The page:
For further updates on the power and natural gas markets, read our full report for this month.

June Outlook: Hot May Leads ERCOT Into Summer Demand Season

May 2018 set records across the state of Texas for heat, driving up power demand and making many in the state wonder if this heat will persist into the summer months. If the early days of June were any indication, then yes, those of us in the Lone Star state should be prepared to crank the A/C. However, recent forecasts from the Climate Prediction Center (CPC) show the ERCOT region is in for a moderate summer demand season. The CPC predicts Cooling Degree Days (CDD) of 458, 561, 563, and 366 for June, July, August, and September, respectively. CDDs are a measure of temperature above a set benchmark where cooling would be required. A higher CDD represents how much temperatures will exceed that benchmark. The CPC’s forecasted summer total of 1,948 CDDs would be almost in-line with the 10-year average of 1,991 CDDs for the region. This means that average temperatures for summer 2018 should correlate closely with the 10-year average.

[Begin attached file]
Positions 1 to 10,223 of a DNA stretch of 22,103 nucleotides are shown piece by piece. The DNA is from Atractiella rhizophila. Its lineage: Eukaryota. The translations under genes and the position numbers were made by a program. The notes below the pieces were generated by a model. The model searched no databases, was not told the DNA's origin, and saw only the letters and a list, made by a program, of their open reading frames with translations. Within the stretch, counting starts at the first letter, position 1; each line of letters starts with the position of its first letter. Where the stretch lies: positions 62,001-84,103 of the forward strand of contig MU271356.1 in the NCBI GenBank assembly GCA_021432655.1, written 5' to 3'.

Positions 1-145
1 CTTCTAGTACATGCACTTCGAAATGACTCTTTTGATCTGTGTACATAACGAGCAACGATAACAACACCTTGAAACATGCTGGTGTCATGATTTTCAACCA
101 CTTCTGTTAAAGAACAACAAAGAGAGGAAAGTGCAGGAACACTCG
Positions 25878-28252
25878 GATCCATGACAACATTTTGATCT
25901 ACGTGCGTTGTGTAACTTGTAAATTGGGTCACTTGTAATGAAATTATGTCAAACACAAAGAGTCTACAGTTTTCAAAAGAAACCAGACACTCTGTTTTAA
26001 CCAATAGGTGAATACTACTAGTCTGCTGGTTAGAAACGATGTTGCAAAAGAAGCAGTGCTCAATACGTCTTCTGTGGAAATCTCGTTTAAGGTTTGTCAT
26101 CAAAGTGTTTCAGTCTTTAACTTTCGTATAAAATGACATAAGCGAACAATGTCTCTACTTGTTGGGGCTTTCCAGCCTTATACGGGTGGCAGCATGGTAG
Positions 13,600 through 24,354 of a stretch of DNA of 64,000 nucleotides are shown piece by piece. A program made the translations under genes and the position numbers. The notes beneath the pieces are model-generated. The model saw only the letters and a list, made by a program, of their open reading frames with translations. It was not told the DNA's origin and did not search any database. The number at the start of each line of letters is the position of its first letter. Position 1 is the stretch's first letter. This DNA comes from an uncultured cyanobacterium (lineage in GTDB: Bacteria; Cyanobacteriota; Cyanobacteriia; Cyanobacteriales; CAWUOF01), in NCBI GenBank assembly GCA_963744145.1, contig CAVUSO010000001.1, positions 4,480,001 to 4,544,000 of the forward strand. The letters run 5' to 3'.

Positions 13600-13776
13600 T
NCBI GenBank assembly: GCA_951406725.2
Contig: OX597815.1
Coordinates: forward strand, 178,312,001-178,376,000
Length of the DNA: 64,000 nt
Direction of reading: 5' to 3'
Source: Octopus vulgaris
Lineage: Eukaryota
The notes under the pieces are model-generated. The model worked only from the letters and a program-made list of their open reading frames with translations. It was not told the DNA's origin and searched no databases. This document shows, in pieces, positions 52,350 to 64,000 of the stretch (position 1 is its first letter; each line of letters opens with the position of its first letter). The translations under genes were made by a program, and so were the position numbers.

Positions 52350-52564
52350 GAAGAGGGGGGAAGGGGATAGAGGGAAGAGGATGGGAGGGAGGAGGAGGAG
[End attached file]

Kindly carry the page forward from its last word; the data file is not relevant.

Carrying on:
From a demand perspective, this is a bearish signal. Load, and therefore grid demand, is closely correlated to temperatures. There are, however, two more pieces to this puzzle. Texas has experienced GDP and population growth that outpace many other states. This additional manufacturing and cooling demand contributes directly to record peak demand forecasts despite the moderate CDD forecast from the CPC. Increased forces on the grid leads to potentially higher spot prices and influences increased demand charges related to the 4CP transmission charges. These market dynamics are important to any organization with assets in Texas and enforces the importance of having a partner that can assist in managing demand during crucial summer hours.

For further updates on the power and natural gas markets, read our full report for this month.

Ominous Statewide Outlook for Summer 2018 in California